The nation’s largest private equity firm is interested in buying your DNA data. The going rate: $261 per person. That appears to be what Blackstone, the $63 billion private equity giant, is willing to pay for genetic data controlled by one of the major companies gathering it from millions of customers.
Earlier this week, Blackstone announced it was paying $4.7 billion to acquire Ancestry.com, a pioneer in pop genetics that was launched in the 1990s to help people find out more about their family heritage.
Ancestry’s customers get an at-home DNA kit that they send back to the company. Ancestry then adds that DNA information to its database and sends its users a report about their likely family history. The company will also match you to other family members in its system, including distant cousins you may or may not want to hear from. And for up to $400 a year, you can continue to search Ancestry’s database to add to your knowledge of your family tree.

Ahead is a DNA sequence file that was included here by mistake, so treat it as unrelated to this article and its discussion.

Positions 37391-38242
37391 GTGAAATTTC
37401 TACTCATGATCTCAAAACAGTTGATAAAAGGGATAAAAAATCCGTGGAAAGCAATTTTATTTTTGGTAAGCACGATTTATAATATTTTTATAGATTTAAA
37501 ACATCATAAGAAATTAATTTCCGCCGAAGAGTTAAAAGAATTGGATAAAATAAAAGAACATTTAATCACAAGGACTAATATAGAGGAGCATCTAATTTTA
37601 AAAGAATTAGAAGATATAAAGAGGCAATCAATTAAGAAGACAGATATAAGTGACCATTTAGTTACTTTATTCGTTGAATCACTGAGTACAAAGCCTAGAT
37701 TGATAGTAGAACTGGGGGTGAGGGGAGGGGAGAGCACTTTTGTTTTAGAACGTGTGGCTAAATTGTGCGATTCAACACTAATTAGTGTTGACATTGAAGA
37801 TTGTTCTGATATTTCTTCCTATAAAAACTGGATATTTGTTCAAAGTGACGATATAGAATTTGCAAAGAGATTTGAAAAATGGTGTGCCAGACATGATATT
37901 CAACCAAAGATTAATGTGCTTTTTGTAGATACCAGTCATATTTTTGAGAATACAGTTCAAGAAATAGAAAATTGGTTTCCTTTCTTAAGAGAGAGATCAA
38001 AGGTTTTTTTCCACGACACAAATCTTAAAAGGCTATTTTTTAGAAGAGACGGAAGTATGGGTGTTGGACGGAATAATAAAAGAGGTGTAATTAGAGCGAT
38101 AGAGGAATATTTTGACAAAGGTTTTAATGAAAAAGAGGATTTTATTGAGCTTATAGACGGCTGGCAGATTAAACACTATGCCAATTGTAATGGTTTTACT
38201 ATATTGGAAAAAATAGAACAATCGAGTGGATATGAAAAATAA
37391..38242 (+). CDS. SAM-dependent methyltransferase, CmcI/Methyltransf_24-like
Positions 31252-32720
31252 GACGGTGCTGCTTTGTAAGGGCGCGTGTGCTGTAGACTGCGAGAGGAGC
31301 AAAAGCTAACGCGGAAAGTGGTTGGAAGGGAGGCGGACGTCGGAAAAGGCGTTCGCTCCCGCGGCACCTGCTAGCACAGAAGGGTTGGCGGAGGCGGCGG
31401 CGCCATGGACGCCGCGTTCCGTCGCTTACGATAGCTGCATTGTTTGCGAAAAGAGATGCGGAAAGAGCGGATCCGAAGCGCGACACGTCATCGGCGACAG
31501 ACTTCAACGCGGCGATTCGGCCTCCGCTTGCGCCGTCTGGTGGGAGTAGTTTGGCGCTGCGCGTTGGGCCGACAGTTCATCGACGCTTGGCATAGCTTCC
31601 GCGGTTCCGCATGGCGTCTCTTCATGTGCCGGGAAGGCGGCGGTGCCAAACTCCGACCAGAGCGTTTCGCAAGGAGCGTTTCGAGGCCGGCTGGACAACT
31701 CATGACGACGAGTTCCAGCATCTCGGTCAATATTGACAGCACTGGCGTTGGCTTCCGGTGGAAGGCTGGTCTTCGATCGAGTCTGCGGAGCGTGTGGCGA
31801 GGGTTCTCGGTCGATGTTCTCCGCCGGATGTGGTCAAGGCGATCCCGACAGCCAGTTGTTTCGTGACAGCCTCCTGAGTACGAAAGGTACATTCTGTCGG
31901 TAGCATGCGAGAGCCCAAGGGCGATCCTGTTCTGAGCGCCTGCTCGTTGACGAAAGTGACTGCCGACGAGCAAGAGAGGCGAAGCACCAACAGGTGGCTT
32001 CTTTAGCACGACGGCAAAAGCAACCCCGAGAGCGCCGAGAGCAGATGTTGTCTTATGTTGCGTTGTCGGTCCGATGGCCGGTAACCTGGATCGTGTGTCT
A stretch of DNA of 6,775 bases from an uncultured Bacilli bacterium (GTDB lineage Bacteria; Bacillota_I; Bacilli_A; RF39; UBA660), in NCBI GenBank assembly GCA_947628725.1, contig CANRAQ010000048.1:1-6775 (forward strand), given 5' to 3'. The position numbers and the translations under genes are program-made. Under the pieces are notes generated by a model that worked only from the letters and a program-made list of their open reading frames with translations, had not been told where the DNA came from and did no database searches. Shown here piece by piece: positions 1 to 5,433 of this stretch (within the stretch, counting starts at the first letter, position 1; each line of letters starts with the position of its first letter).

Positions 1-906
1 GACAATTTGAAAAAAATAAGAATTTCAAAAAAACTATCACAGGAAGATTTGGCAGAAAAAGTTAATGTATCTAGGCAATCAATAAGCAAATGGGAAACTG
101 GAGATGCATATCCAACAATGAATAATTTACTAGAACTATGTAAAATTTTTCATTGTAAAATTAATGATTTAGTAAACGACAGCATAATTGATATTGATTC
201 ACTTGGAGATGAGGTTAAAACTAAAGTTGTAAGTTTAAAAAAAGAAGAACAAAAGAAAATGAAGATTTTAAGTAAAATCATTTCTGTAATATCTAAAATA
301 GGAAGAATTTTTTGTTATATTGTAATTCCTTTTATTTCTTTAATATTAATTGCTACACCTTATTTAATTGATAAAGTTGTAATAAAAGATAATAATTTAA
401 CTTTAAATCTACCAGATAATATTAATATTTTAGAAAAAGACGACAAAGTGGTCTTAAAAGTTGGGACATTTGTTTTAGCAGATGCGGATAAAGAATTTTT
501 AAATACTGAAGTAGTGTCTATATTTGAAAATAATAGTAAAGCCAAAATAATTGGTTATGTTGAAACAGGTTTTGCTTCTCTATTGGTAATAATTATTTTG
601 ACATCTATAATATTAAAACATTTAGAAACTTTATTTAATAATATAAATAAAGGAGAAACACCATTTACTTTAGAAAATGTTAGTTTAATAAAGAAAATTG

Ancestry has some information, mostly collected from public databases, on hundreds of millions of individuals. But its most valuable information is that of the people who have taken its DNA tests, which totals 18 million. And at Blackstone’s $4.7 billion purchase price that translates to just over $250 each.